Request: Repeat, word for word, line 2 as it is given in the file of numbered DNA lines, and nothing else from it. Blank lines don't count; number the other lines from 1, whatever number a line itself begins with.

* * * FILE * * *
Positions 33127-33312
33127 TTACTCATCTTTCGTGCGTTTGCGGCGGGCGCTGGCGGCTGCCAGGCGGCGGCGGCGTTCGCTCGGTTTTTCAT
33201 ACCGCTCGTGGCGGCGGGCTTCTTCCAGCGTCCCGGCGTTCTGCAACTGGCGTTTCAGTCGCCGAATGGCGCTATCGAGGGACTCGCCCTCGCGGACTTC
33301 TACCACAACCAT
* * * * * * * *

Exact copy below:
33127 TTACTCATCTTTCGTGCGTTTGCGGCGGGCGCTGGCGGCTGCCAGGCGGCGGCGGCGTTCGCTCGGTTTTTCAT